Limits...
GABA transient sets the susceptibility of mIPSCs to modulation by benzodiazepine receptor agonists in rat hippocampal neurons.

Mozrzymas JW, Wójtowicz T, Piast M, Lebida K, Wyrembek P, Mercik K - J. Physiol. (Lond.) (2007)

Bottom Line: Moreover, at low [GABA], flurazepam enhanced desensitization-deactivation coupling but zolpidem did not.Recordings of responses to half-saturating [GABA] applications revealed that appropriate timing of agonist exposure was sufficient to reproduce either a decrease or enhancement of currents by flurazepam or zolpidem.We conclude that an extremely brief agonist transient renders IPSCs particularly sensitive to the up-regulation of agonist binding by BDZs.

View Article: PubMed Central - PubMed

Affiliation: Laboratory of Neuroscience, Department of Biophysics, Wrocław Medical University, Chałubiñskiego 3, 50-368 Wroclaw, Poland.

ABSTRACT
Benzodiazepines (BDZs) are known to increase the amplitude and duration of IPSCs. Moreover, at low [GABA], BDZs strongly enhance GABAergic currents suggesting the up-regulation of agonist binding while their action on gating remains a matter of debate. In the present study we have examined the impact of flurazepam and zolpidem on mIPSCs by investigating their effects on GABA(A)R binding and gating and by considering dynamic conditions of synaptic receptor activation. Flurazepam and zolpidem enhanced the amplitude and prolonged decay of mIPSCs. Both compounds strongly enhanced responses to low [GABA] but, surprisingly, decreased the currents evoked by saturating or half-saturating [GABA]. Analysis of current responses to ultrafast GABA applications indicated that these compounds enhanced binding and desensitization of GABA(A) receptors. Flurazepam and zolpidem markedly prolonged deactivation of responses to low [GABA] but had almost no effect on deactivation at saturating or half-saturating [GABA]. Moreover, at low [GABA], flurazepam enhanced desensitization-deactivation coupling but zolpidem did not. Recordings of responses to half-saturating [GABA] applications revealed that appropriate timing of agonist exposure was sufficient to reproduce either a decrease or enhancement of currents by flurazepam or zolpidem. Recordings of currents mediated by recombinant ('synaptic') alpha1beta2gamma2 receptors reproduced all major findings observed for neuronal GABA(A)Rs. We conclude that an extremely brief agonist transient renders IPSCs particularly sensitive to the up-regulation of agonist binding by BDZs.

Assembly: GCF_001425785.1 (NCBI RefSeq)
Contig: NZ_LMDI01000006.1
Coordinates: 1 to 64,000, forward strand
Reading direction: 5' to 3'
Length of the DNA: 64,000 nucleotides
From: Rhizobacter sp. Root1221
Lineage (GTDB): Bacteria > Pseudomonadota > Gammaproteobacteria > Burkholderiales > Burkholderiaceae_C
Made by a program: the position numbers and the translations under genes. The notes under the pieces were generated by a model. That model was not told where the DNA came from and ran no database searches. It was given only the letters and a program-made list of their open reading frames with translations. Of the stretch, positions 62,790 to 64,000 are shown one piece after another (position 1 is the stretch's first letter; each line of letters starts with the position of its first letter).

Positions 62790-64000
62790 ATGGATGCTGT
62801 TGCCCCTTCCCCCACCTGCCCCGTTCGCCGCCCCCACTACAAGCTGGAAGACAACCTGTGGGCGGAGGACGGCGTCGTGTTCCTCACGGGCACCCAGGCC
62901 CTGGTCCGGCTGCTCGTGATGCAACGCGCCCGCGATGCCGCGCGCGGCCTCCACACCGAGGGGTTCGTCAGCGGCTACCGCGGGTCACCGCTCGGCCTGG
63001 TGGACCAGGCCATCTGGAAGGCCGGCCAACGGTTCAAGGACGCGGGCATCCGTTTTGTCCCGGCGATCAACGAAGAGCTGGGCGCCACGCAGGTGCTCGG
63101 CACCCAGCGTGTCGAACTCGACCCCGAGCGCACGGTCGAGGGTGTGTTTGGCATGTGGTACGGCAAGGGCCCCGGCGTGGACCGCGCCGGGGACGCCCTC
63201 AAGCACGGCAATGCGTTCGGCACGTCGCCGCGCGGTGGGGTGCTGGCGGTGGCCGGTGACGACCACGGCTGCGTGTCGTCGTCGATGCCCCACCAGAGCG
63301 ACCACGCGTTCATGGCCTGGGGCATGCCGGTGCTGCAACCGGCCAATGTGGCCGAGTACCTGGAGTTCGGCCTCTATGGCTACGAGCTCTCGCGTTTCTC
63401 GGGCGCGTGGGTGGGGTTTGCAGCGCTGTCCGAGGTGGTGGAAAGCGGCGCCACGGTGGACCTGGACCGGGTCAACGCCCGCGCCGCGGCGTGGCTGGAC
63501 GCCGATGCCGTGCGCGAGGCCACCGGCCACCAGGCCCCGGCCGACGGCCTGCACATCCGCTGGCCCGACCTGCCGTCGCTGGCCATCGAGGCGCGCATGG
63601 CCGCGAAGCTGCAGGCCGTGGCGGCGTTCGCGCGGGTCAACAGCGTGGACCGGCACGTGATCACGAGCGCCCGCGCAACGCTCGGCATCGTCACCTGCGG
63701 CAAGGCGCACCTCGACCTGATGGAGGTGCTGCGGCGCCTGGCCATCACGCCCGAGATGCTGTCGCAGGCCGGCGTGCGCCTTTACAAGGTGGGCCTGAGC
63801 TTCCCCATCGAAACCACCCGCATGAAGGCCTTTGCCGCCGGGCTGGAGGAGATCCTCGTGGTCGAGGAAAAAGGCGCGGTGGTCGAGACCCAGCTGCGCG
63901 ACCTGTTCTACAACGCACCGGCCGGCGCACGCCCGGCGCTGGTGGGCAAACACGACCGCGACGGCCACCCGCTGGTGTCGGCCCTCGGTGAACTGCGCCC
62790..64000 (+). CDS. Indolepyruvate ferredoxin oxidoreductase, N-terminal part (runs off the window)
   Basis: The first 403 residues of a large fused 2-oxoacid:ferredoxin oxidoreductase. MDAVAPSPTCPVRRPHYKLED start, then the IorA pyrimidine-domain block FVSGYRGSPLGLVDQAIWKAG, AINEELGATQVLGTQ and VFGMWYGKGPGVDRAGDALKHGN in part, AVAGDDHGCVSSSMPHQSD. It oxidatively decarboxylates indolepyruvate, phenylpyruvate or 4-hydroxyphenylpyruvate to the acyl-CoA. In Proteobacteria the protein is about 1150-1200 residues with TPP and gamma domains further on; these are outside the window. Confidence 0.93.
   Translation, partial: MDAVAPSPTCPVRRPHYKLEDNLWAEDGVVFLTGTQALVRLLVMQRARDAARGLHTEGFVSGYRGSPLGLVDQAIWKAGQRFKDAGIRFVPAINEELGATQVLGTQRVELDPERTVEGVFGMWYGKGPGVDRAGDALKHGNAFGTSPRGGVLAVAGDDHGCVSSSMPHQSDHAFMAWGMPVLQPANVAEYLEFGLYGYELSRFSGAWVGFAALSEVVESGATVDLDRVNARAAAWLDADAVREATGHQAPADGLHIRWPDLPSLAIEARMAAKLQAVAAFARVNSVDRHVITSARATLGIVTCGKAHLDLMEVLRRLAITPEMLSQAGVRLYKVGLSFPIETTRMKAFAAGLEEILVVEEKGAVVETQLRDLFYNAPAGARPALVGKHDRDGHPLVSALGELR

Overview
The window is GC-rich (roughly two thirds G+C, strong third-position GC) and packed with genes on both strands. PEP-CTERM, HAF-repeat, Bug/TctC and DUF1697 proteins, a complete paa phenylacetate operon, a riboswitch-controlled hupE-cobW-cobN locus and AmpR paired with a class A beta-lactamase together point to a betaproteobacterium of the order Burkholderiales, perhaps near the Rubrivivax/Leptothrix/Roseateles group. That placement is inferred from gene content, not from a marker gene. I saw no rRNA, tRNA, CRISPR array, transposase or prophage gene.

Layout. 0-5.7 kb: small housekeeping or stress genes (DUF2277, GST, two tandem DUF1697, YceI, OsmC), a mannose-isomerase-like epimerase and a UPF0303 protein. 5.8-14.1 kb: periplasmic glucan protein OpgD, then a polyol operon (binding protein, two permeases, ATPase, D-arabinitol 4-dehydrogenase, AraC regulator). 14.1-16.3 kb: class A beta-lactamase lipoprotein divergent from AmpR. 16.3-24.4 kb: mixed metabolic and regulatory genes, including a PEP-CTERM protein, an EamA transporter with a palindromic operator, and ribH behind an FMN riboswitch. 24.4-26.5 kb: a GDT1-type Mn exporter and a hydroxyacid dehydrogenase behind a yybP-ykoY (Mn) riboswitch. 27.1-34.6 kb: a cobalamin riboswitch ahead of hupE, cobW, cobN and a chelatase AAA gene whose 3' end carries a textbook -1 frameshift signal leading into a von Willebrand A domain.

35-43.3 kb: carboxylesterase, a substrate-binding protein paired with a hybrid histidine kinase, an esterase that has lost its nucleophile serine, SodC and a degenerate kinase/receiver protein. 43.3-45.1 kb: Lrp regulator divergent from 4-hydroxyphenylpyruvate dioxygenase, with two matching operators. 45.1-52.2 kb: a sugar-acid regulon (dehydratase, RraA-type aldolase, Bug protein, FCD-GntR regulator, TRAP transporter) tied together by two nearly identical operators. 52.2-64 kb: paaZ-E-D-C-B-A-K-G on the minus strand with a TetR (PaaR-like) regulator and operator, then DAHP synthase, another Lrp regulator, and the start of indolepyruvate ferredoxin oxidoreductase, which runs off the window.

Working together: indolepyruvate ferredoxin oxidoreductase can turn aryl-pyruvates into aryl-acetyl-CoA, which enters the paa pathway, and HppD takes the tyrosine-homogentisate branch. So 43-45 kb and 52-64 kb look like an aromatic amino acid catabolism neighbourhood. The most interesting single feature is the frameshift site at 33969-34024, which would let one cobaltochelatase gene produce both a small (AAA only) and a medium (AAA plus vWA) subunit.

Show MeSH

Related in: MedlinePlus